He opened my ears to what folk culture is all about, what makes it tick, how the best of it stands in its own soil boldly looking outwards, not tamely looking in.

and to contemporary musicians, singers and poets, driven by the need for ‘an appreciation of where things have come from, where we stand within the stream … and to embrace the future with the confidence that comes from knowing where we’ve been.’

Ian Spring has recently published his collection of essays, Hamish Henderson and Folk Song, which contains an essay on ‘Hamish Henderson: Man and Myth’. He sets out to debunk some myths and generally feels that much that has been written about Hamish has been ‘uncritical and anecdotal’. Apart from failing to break much new ground himself – that Hamish Henderson never produced that great book of Scottish folklore or folksong and did not fulfil the promise of the Elegies by producing a great ‘epic poem or song sequence’ can be found, among other places, in Tim Neat’s biography of Hamish Henderson, much maligned by Spring as ‘tainted by unwarranted and sometimes bizarre speculation’ and ‘a strange mixture of hyperbole and euphemism, or exaggeration and evasion’ – he ignores serious scholarship – like, for example, Corey Gibson’s work on Hamish Henderson and Antonio Gramsci or Ewan McVicar’s on Alan Lomax, Hamish Henderson and cultural equity, Gary West’s inquiry into folk, culture and nation, Margaret Bennett’s on the impact of Hamish Henderson on international folk collecting or, to add just one more example, Steve Byrne’s work on digitising the School of Scottish Studies archive. Spring cannot quite avoid the anecdotal either – and why should he? He tells this one well:

Even after his death … Hamish’s spirit still seemed to remain in Bell’s. One strange thing happened in Bell’s on the day of Hamish’s funeral (many of us had decamped there). I was standing at the bar with Raymond Ross when I saw someone come in. ‘That looks like Eddie Linden,’ I said, ‘I thought he was dead!’ ‘So did I,’ said Ray (a newspaper had actually, accidentally, published his obituary). Eddie had ‘come back to life’ for Hamish’s farewell; Hamish would have appreciated the irony!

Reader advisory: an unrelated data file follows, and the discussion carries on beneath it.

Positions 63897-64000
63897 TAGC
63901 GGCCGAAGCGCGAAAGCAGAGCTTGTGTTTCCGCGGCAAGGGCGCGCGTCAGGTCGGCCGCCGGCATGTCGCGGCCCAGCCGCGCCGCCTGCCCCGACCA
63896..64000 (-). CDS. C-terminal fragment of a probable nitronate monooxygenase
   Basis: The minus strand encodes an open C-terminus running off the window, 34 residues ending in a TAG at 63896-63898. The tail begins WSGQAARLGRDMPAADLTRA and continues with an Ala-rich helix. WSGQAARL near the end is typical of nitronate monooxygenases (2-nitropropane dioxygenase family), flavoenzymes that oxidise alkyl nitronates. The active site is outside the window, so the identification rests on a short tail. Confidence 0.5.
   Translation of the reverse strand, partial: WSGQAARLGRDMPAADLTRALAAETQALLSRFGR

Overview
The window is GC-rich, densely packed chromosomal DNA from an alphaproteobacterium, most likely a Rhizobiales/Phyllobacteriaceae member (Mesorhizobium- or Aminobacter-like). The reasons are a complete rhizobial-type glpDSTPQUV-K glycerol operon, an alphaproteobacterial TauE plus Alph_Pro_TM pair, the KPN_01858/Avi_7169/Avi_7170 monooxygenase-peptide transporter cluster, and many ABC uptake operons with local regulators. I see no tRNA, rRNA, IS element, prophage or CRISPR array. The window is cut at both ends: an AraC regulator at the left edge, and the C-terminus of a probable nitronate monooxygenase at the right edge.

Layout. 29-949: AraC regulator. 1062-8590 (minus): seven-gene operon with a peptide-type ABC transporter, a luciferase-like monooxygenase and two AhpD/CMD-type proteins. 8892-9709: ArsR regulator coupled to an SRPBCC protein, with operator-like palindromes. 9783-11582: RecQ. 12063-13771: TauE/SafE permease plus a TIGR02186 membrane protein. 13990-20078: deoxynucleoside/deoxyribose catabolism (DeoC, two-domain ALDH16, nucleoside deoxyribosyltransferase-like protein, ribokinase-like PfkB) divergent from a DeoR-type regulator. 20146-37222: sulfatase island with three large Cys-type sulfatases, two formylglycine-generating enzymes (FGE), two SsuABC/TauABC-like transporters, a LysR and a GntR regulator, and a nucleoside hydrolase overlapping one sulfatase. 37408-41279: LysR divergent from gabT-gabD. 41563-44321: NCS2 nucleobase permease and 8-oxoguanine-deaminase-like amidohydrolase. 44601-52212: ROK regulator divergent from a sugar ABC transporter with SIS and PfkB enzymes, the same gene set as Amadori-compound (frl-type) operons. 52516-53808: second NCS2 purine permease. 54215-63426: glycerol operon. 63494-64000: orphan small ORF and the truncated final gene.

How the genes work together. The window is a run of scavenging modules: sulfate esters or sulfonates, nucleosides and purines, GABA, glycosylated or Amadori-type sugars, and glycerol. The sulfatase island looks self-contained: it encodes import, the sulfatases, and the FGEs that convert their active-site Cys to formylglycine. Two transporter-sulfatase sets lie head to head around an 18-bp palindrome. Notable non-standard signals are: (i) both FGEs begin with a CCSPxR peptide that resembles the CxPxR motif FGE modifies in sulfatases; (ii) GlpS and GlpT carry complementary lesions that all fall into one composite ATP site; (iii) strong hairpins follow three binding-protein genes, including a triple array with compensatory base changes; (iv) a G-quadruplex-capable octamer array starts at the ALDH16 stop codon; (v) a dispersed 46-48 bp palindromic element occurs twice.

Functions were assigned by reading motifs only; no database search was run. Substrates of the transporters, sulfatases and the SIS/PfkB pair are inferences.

And so it is not really surprising that his ‘nudging Hamish from the pedestal on which he had been placed’ ends up in a very similar place to those he seems to attack: ‘If you count also the poems, songs, essays, etc that came from those he nurtured, supported and championed,’ he concludes, ‘his achievement is immense.’

Ian Spring may crave more academic scrutiny. Maybe he will find it in Corey Gibson’s forthcoming The Voice of the People, based on his award-winning PhD thesis at Edinburgh University. Or in Richie McCaffery’s recently finished PhD thesis on the Scottish Second World War poets at Glasgow University. Or even in this volume? Both Gibson and McCaffery are too young to have known Hamish Henderson. Gibson sets out clearly what is at stake:

On one level, Henderson’s ‘legacy’ will be short-lived if it relies on personal reminiscences and kind-hearted sketches of a tall, ambling, slightly shabby intellectual who was gregarious, opinionated, always ready to burst into song, and frequently holding court in the unofficial headquarters of the Scottish folk revival, Sandy Bell’s Pub. On another level, he cannot simply be cast as a folk-hero whose worth is in the example of his life, and in the readiness with which others invest in him as an embodiment of the values or ideas to which they ascribe. (…)

My intention is not to dismiss out of hand the fond anecdotal picture that is often portrayed, nor to overlook the range of Henderson’s interests and talents and, therefore, the variety of roles in which he might be cast; it is to show how his life’s work is underpinned by an ambitious moral-intellectual programme to reconnect and reintegrate the artist within society.

II

Very much in Gibson’s spirit, we continue in this volume what we started with Borne on the Carrying Stream five years ago: bringing together personal perspectives, memories and reminiscences with more detached and analytical pieces exploring the life, work and legacy of Hamish Henderson.